result the probe is provided with an adjustable compensating capacitor.

If the ratio of the series to shunt is not adjusted specifically (precisely) to 10
to 1, and the frequency response of the oscilloscope will be flat.

The attenuator circuit includes a resistive divider coupled to a capacitive
network including first and second capacitive dividers. The resistive divider is
configured to perform an N:1 attenuation of a signal in a low frequency
range.

The first and second capacitive dividers are configured to perform an N:1
attenuation in the high frequency range that is a product of the attenuation
provided by each (e.g., each performing an M:1 attenuation, where N=MM,
with the total attenuation of the capacitive dividers being N:1 where N=MM).

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A variable capacitance divider is coupled in parallel with the second
capacitive divider, and includes first and second variable capacitors that,
when adjusted, change the high frequency attenuation of the attenuator
circuit to match the value of the high frequency attenuation to that of the low
frequency attenuation.
















Fig.1.4 KI T compensated Attenuator



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6

Experiment No.2

AIM : To Observe the characteristics of compensated
Attenuator.


A. Milliameter :-

The basic instrument used to measure electrical Current is
some form of analog (moving pointer) ammeter .

A typical dAsenval analog meter movement is shown in below figure 1.


Fig.2.1 DAsenval analog Ammeter

By adding circuit components that are external to the meter, we can construct
instruments such as multi-range ammeters, voltmeters, and ohmmeters.
It turns out that every meter movement displays some amount of resistance (the
meter resistance, R
meter
).
In order to design additional configurations, we need to know the meter resistance.
EXTENDED-RANGE AMMETER:-
The basic meter movement shown can measure from 0 to 1 mA full-scale. In order
to extend the range of the meter, some external circuitry must be added.
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If the current to be measured exceeds the full-scale current of the meter movement,
a parallel, or shunt branch must be provided.
Consider the case shown below where the desired full-scale Load current to be
measured is 5 mA. Assume that the meter resistance is 100 .


Fig.2.2 Circuit for a 01 mA meter to measure a 5 mA full-scale current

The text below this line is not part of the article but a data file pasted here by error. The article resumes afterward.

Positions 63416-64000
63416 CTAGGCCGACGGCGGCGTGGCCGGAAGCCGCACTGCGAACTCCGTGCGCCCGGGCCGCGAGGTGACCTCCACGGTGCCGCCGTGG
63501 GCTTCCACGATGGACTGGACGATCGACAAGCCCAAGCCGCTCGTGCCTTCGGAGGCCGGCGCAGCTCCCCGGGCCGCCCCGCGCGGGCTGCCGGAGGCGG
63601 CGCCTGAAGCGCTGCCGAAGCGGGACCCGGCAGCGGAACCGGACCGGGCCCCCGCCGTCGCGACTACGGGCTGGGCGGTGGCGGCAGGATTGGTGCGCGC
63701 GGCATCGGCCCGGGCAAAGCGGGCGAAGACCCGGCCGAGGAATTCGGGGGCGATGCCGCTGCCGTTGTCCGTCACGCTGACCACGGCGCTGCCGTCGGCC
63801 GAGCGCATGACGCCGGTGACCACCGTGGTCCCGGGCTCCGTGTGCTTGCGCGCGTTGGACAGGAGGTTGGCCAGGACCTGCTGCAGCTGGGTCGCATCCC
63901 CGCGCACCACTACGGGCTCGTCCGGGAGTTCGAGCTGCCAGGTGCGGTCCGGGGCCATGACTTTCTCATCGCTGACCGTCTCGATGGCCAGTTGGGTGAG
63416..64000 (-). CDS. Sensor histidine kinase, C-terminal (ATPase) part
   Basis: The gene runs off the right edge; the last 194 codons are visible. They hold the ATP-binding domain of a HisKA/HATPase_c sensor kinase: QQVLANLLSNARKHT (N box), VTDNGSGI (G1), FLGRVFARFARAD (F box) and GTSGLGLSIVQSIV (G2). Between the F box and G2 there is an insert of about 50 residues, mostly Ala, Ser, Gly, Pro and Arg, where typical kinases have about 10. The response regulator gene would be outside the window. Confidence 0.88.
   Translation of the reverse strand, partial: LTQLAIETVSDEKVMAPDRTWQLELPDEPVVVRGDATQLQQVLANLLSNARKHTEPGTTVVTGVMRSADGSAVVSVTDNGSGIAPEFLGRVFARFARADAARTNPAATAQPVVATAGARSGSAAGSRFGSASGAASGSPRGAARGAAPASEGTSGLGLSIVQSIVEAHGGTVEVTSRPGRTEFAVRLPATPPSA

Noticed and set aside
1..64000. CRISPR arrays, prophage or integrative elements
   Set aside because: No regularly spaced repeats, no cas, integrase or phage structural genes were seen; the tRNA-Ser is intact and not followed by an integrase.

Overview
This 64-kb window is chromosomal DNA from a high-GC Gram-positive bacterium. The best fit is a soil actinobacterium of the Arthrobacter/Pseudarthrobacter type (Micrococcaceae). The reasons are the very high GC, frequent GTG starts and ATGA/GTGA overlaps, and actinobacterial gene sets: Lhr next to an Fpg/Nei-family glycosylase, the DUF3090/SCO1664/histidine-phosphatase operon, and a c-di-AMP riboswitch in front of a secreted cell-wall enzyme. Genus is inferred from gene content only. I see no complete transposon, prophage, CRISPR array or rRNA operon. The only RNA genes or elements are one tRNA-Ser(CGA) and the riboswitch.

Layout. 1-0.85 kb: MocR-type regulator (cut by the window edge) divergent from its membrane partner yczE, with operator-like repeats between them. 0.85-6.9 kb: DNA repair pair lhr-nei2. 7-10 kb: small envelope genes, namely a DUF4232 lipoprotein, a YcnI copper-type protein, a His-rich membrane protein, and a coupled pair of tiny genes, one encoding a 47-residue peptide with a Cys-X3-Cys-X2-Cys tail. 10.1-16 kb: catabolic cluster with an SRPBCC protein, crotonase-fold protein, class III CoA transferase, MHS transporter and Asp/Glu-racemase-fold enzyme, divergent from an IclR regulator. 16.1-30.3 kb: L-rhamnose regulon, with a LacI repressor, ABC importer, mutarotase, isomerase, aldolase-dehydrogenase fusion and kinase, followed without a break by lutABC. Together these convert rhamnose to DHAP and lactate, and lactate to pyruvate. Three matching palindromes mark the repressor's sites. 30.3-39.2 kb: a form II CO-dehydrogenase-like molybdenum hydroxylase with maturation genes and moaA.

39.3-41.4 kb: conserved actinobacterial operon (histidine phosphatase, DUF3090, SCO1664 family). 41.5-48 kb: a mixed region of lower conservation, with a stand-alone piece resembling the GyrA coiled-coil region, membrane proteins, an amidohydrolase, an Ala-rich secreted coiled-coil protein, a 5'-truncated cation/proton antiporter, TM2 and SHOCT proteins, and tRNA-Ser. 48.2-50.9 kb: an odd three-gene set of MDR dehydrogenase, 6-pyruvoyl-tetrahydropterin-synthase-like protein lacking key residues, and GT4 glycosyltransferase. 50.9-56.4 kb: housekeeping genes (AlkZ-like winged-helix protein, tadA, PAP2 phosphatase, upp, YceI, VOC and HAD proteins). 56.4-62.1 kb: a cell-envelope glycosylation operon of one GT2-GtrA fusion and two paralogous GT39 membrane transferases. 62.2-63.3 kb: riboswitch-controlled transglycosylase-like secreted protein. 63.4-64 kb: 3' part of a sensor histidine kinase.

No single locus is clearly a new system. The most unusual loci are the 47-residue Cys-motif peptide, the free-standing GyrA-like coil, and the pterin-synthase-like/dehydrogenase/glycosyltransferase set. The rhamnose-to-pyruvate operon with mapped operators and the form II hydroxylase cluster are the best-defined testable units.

1mAMeter
DC 100
0.000
A
+ -
Vsource
5 V
RLoad
1k
Rshunt
25
I
meter
I
shunt
I
Load
I
Load

8

The Load current is 5 mA (if the meter resistance is equal to 0). When the shunt
resistor is properly chosen, current division causes 1 mA to flow through the meter
and 4 mA to flow through the shunt resistor.

Since the meter movement and the shunt resistor are in parallel, they have the
same voltage drop across them, so, if the resistance of the meter is known, we can
determine the value of the shunt resistor from the following:


V =I R =I R
meter meter meter shunt shunt
I R
meter meter
R =
shunt
I
shunt


where

I
meter
is the full-scale current of the meter

and

I
shunt
= I
Load
- I
meter


The equivalent resistance of the meter circuit is now the parallel combination of the meter
resistance R
meter
and the shunt resistor R
shunt
.


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Shunts are used for the extension of range of Ammeters. So a good shunt
should have the following properties:-

The temperature coefficient of shunt should be low.
Resistance of shunt should not vary with time.
They should carry current without excessive temperature rise.
They should have thermal electromotive force with copper



B. VOLTMETERS :-

The basic instrument used to measure electrical Voltage is
some form of analog (moving pointer) ammeter .
A typical Volt meter movement is shown in below figure 1.


Fig.2.3 Analog Voltmeter
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Extending the Voltmeter Range :-

The value of the necessary series resistance is determined by the current
required for full scale deflection of the meter and by the range of voltage to
be measured.
Because the current through the meter circuit is directly proportional to the
applied voltage, the meter scale can be calibrated directly in volts for a fixed
series resistance.


Extended voltmeter ranges are created for sensitive meter
movements by adding series "multiplier" resistors to the movement
circuit, providing a precise voltage division ratio .